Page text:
The Clinical Pharmacogenetics Implementation Consortium recommends avoiding nortriptyline in patients who are CYP2D6 ultrarapid or poor metabolizers, due to the risk for a lack of efficacy and side effects, respectively. A reduction in starting dose is recommended for patients who are CYP2D6 intermediate metabolizers. If use of nortriptyline is warranted, therapeutic drug monitoring is recommended to guide dose adjustments.[9] The Dutch Pharmacogenetics Working Group recommends reducing the dose of nortriptyline in CYP2D6 poor or intermediate metabolizers, and selecting an alternative drug or increasing the dose in ultrarapid metabolizers. [10]


Nortriptyline is an active metabolite of amitriptyline that is demethylated in the liver. Its pharmacologic profile is as follows:[11][12]

Receptor/Transporter Protein Binding Affinity (Ki[nM]) Receptor location and species
SERT 16.5 Human, cloned
NET 4.37 Human, cloned
DAT 3100 Human, cloned
5-HT1A 294 Human, brain
5-HT2A 5 Rat, cloned
5-HT2C 8.5 Rat, cloned
5-HT6 148 Rat, cloned
α1 55 Human, brain
α2 2030 Human, brain
β >10000 Mammalian, brain
M1 40 Human, cloned
M2 110 Human, cloned
M3 50 Human, cloned
M4 84 Human, cloned
M5 97 Human, cloned
D2 2570 Human, brain
H1 15.1 Human, cloned
Sigma receptor 2000 Guinea pig, brain

These effects account for some therapeutic actions as well as for most side effects such as sedation, hypotension, anticholinergic effects, etc. Nortriptyline may also have a sleep-improving effect due to its affinity for 5HT2A and histaminergic receptors.[13] In the short term; however, nortriptyline may disturb sleep due to its activating effect.

Like other tricyclic antidepressants, nortriptyline also blocks sodium channels, possibly accounting in part for its analgesic action.

In one study of long-term efficacy, nortriptyline showed a higher relapse rate in comparison with phenelzine in individuals being treated for depression, possibly due to the metabolite 10-hydroxynortriptyline being produced.[14] The authors of a review noted that the nortriptyline group had more episodes prior to treatment.[14]


  1. Sweetman SC, ed. (2002). Martindale. The complete drug reference (33 ed.). Pharmaceutical Press. ISBN 0-85369-499-0. 
  2. Prochazka A, Weaver M, Keller R, Fryer G, Licari P, Lofaso D (1998). "A randomized trial of nortriptyline for smoking cessation". Arch Intern Med 158 (18): 2035–9. PMID 9778204. doi:10.1001/archinte.158.18.2035.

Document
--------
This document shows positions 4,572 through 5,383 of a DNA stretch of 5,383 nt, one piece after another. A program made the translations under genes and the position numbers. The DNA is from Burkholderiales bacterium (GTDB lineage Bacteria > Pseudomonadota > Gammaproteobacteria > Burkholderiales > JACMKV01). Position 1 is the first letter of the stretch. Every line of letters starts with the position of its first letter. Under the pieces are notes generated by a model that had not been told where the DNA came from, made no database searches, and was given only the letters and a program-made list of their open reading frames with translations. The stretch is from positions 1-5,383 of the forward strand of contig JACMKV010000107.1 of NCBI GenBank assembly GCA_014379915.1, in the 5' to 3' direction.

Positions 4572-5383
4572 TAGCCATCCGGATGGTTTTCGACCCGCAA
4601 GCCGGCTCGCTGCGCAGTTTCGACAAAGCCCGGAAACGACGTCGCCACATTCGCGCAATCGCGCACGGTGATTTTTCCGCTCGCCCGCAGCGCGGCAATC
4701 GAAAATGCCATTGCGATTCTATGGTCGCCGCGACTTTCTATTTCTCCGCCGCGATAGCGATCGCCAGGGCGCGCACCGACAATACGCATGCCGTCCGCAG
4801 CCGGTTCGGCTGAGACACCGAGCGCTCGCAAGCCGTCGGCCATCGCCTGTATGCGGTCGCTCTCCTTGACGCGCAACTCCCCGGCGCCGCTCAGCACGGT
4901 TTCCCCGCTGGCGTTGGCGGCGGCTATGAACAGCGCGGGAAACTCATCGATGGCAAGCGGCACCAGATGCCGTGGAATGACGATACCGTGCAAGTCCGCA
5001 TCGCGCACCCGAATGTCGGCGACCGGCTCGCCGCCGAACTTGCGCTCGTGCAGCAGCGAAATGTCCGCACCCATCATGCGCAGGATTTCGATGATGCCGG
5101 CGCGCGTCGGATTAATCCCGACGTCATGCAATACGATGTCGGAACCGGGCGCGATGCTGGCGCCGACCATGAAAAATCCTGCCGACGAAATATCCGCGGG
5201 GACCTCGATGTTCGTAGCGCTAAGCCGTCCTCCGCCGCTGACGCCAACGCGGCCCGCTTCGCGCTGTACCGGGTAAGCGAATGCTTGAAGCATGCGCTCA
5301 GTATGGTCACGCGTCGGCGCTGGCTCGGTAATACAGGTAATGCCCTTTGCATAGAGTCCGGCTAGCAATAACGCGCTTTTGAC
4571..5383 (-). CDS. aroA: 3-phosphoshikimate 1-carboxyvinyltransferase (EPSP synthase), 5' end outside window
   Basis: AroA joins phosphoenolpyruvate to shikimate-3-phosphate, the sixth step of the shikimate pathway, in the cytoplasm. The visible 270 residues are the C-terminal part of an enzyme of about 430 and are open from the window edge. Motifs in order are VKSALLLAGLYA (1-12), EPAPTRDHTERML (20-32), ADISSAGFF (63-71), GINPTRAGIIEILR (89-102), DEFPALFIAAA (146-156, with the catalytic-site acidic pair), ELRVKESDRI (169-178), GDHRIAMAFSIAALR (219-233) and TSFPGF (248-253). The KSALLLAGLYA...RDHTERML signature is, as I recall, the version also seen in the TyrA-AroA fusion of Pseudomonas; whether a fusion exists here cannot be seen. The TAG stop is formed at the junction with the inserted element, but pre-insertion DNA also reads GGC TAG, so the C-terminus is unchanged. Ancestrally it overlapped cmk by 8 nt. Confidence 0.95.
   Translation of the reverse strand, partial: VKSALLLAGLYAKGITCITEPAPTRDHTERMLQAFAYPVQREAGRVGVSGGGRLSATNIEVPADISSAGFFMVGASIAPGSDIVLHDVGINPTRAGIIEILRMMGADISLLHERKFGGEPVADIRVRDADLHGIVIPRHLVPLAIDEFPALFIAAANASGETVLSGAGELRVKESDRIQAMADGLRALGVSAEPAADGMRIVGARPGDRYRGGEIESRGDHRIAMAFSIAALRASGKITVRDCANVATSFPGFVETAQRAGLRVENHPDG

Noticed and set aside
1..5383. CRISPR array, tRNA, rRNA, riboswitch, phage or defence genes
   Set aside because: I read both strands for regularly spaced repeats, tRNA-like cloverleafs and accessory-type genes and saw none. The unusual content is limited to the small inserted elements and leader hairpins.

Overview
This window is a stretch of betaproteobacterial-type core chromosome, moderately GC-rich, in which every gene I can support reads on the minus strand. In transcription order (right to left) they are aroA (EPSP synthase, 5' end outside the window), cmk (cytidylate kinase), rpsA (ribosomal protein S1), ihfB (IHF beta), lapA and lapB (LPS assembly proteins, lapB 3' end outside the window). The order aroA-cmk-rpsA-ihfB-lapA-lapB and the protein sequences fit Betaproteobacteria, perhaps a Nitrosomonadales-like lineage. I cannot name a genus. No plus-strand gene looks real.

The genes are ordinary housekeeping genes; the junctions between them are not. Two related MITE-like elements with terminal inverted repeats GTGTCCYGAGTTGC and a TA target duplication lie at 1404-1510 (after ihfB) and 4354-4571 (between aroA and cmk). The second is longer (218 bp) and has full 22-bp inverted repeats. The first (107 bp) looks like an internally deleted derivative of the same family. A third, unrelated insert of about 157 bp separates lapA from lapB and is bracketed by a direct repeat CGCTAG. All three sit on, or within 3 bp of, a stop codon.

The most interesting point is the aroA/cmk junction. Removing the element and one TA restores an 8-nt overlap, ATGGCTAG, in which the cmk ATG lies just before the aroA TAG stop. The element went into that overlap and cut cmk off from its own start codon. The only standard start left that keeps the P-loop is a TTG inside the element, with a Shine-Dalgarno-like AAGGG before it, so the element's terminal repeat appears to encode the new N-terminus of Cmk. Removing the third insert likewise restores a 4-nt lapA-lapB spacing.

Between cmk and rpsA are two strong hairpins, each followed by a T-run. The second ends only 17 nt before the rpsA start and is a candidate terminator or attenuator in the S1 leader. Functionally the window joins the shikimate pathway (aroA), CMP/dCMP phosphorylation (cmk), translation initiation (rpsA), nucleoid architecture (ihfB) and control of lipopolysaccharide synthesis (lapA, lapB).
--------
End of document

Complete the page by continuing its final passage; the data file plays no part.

3. Wilens, Timothy E.; Biederman, Joseph M.D.; Geist, David E.; Steingard, Ronald M.D.; Spencer, Thomas M.D. (1993). "Nortriptyline in the Treatment of ADHD: A Chart Review of 58 Cases". J. Am. Acad. Child Adolesc. Psychiatry (American Academy of Child and Adolescent Psychiatry) 32 (2): 343–349. PMID 8444763. doi:10.1097/00004583-199303000-00015. 
  4. Robert H. Dworkin et al. (2010). "Recommendations for the Pharmacological Management of Neuropathic Pain: An Overview and Literature Update". Mayo Clinic Proceedings 85 (3): S3–S14. PMC 2844007. PMID 20194146. doi:10.4065/mcp.2009.0649. 
  5. Perroud, N.; Uher, R.; Marusic, A.; Rietschel, M.; Mors, O.; Henigsberg, N.; Hauser, J.; Maier, W.; Souery, D.; Placentino, A.; Szczepankiewicz, A.; Jorgensen, L.; Strohmaier, J.; Zobel, A.; Giovannini, C.; Elkin, A.; Gunasinghe, C.; Gray, J.; Campbell, D.; Gupta, B.; Farmer, A. E.; McGuffin, P.; Aitchison, K. J. (2009). "Suicidal ideation during treatment of depression with escitalopram and nortriptyline in Genome-Based Therapeutic Drugs for Depression (GENDEP): a clinical trial". BMC medicine 7: 60. PMC 2768737. PMID 19832967. doi:10.1186/1741-7015-7-60.  edit
  6. Rudorfer MV, Potter WZ (1999). "Metabolism of tricyclic antidepressants". Cell Mol Neurobiol 19 (3): 373–409. PMID 10319193. 
  7. 7.0 7.1 Stingl JC, Brockmoller J, Viviani R (2013). "Genetic variability of drug-metabolizing enzymes: the dual impact on psychiatric therapy and regulation of brain function". Mol Psychiatry 18 (3): 273–87. PMID 22565785. doi:10.1038/mp.2012.42. 
  8. 8.0 8.1 Kirchheiner J, Seeringer A (2007). "Clinical implications of pharmacogenetics of cytochrome P450 drug metabolizing enzymes". Biochim Biophys Acta 1770 (3): 489–94. PMID 17113714. doi:10.1016/j.bbagen.2006.09.019. 
  9. 9.0 9.1 9.2 9.3 Hicks JK, Swen JJ, Thorn CF, Sangkuhl K, Kharasch ED, Ellingrod VL, Skaar TC, Muller DJ, Gaedigk A, Stingl JC (2013). "Clinical Pharmacogenetics Implementation Consortium Guideline for CYP2D6 and CYP2C19 Genotypes and Dosing of Tricyclic Antidepressants". Clinical Pharmacology & Therapeutics 93 (5): 402–8. PMC 3689226. PMID 23486447. doi:10.1038/clpt.2013.2. 
  10. Swen JJ, Nijenhuis M, de Boer A, Grandia L, Maitland-van der Zee AH, Mulder H, Rongen GA, van Schaik RH, Schalekamp T, Touw DJ, van der Weide J, Wilffert B, Deneer VH, Guchelaar HJ (2011). "Pharmacogenetics: from bench to byte--an update of guidelines". Clinical Pharmacology & Therapeutics 89 (5): 662–73. PMID 21412232. doi:10.1038/clpt.2011.34. 
  11. National Institute of Mental Health. PDSD Ki Database (Internet) [cited 2013 Oct 3]. Chapel Hill (NC): University of North Carolina. 1998-2013. Available from:
  12. Brunton L, Chabner B, Knollman B. Goodman and Gilman’s The Pharmacological Basis of Therapeutics, Twelfth Edition. McGraw Hill Professional; 2010.
  13. Thase ME (2006). "Depression and sleep: pathophysiology and treatment". Dialogues Clin Neurosci 8 (2): 217–26. PMC 3181772. PMID 16889107. 
  14. 14.0 14.1 Kennedy SH (March 1997). "Continuation and maintenance treatments in major depression: the neglected role of monoamine oxidase inhibitors". J Psychiatry Neurosci 22 (2): 127–31. PMC 1188835. PMID 9074307.